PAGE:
Audi TT RS
Ferociously fast style icon is easy to like, but hard to love
WE ALL know That Guy. Up at 5.30am for a quick 50km bike ride and a swim, knocks out 50 push-ups before swilling a wheatgerm smoothie and pouring himself into the most perfectly cut suit ever to go to his glasswalled office. And yet, no-one really knows who he is. That guy, folks, is the Audi TT RS, the performance car that no-one really knows about.
On paper, it’s got the wood on a lot of genuine performance cars – 0.4sec quicker to 100km/h than a Mercedes AMG C63 S, anyone? – for less money, but it’s almost like it wears a cloak of anonymity. It stands out in the 2018 PCOTY field a bit, though… but then again, without Lambos and Ferraris cluttering the place up, that’s easier to do. Once regarded as Audi’s design enfant terrible, the TT moved ever closer to A4-esque territory with the launch of the third version last year, and in so doing gave away some of its charm.
Charm is not what we’re here to measure, though. The TT manages to beat its 3.7sec 0-100km/h claim by a tenth or so on the way to a sizzling 11.75sec 400m and third in class behind the NISMO and Merc – big hitters, you’ll agree.
Around the track, it typically leads with its Haldex AWD-equipped nose, but it handles direction changes very, very well. There’s lots of mumbo supplied with gusto, too, from the latest version of Audi’s amazing 2.5-litre straight-five, complete with alloy block. What a motor – urgent, angry, seamless and so, so strong around the short chutes of Winton.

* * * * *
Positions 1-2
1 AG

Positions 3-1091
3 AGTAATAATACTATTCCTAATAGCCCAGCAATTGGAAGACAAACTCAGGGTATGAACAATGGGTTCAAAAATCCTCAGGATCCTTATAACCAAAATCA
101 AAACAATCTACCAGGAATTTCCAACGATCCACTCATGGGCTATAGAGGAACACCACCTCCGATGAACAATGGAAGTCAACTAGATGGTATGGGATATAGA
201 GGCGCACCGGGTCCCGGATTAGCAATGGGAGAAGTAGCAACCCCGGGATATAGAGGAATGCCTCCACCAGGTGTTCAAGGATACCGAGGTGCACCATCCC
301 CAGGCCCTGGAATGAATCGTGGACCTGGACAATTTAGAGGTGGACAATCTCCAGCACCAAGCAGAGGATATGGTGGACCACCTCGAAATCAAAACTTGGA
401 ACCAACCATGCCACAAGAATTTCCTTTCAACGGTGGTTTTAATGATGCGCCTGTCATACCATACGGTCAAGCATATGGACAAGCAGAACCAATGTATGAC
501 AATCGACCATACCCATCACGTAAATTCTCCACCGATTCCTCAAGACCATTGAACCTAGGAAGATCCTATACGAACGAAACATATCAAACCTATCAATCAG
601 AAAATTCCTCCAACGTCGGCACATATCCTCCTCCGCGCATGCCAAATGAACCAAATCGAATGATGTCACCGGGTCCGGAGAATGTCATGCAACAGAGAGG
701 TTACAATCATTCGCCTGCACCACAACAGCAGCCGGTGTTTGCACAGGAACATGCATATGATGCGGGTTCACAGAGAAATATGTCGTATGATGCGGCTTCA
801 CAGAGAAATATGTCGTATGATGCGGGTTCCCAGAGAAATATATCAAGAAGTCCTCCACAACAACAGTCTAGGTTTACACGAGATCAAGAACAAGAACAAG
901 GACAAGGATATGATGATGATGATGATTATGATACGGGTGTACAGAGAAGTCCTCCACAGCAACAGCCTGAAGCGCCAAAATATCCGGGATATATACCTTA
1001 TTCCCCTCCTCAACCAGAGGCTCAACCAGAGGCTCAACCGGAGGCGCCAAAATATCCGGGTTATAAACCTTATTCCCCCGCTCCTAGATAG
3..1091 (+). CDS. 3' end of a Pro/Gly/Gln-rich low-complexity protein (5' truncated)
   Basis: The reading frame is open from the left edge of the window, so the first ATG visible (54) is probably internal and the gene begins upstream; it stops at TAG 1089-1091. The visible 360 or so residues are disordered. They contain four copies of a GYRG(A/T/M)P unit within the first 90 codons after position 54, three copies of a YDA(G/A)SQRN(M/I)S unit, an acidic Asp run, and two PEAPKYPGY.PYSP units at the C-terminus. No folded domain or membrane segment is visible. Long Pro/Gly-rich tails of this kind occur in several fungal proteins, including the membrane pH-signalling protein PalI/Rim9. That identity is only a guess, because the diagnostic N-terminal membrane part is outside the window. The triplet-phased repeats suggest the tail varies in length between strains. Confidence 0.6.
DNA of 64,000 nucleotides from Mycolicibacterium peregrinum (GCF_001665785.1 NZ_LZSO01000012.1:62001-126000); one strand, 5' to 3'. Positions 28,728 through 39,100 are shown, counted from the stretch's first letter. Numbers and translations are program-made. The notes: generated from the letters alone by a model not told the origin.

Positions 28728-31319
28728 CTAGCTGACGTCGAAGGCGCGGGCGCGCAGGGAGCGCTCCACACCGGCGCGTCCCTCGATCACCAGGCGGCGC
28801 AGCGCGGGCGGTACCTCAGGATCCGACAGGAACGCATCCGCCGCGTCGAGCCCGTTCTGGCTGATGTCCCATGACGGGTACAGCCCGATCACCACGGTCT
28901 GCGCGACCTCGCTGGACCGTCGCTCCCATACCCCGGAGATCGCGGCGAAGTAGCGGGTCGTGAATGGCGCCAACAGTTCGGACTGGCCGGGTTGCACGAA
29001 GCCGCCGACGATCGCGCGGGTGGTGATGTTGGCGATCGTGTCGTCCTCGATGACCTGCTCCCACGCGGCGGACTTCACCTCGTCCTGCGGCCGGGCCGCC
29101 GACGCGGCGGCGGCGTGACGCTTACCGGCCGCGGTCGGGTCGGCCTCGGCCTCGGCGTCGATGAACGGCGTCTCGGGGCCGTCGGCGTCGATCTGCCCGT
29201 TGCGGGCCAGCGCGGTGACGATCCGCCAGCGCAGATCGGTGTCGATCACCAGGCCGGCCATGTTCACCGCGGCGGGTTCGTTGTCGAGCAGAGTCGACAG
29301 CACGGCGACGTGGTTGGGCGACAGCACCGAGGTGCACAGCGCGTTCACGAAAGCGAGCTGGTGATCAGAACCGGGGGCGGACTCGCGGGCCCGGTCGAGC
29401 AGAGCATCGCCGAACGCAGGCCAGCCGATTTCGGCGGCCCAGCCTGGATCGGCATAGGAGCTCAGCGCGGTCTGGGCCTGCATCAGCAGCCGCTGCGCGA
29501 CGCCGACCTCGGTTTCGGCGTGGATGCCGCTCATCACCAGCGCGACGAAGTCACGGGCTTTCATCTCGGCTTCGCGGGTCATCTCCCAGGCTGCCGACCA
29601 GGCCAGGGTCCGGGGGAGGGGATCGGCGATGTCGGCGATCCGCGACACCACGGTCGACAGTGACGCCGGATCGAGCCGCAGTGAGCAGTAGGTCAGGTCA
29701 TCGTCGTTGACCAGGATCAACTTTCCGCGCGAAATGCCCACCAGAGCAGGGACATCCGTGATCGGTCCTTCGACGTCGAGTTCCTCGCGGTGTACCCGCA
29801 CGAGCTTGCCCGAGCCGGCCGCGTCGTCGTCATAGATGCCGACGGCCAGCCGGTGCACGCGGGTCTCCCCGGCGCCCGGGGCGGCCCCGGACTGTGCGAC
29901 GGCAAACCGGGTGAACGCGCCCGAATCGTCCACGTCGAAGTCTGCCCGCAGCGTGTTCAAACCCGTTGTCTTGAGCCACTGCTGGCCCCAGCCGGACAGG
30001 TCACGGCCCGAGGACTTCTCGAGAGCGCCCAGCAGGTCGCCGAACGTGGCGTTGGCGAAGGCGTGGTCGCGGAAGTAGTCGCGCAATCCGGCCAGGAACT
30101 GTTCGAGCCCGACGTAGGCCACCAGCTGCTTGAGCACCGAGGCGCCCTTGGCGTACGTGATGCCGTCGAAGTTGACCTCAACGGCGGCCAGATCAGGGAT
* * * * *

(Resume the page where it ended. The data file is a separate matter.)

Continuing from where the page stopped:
On the road, though, it comes over as very clinical, despite that fabulous five-pot soundtrack frightening wildlife into sterility. It still doesn’t cop left-foot braking if there’s even a millisecond of overlap between throttle and brake, either, and that’s quite annoying from a company with so much rallying DNA.
It also demonstrably uses up its tyres a lot quicker; a damp start to the hillclimbing session plays right into its hands, but as the day warms and the surface dries, the front tyres aren’t fans. At all. It definitely feels very front biased in the manner of all Haldex-based systems, too, and is perhaps a bit too safe and planted for a car with a relatively short wheelbase and this much performance. It needs a Focus RS-style Twinster setup.
So despite its potential, sixth place is the best it can muster, with judges marking it down for liveability across the board, and a couple (Morley, Newman) hammering it for a lack of dynamic ability to match that powertrain. It’s a somewhat surprising result given its stats, but while everyone likes the TT RS very much, it’s too hard to love it. –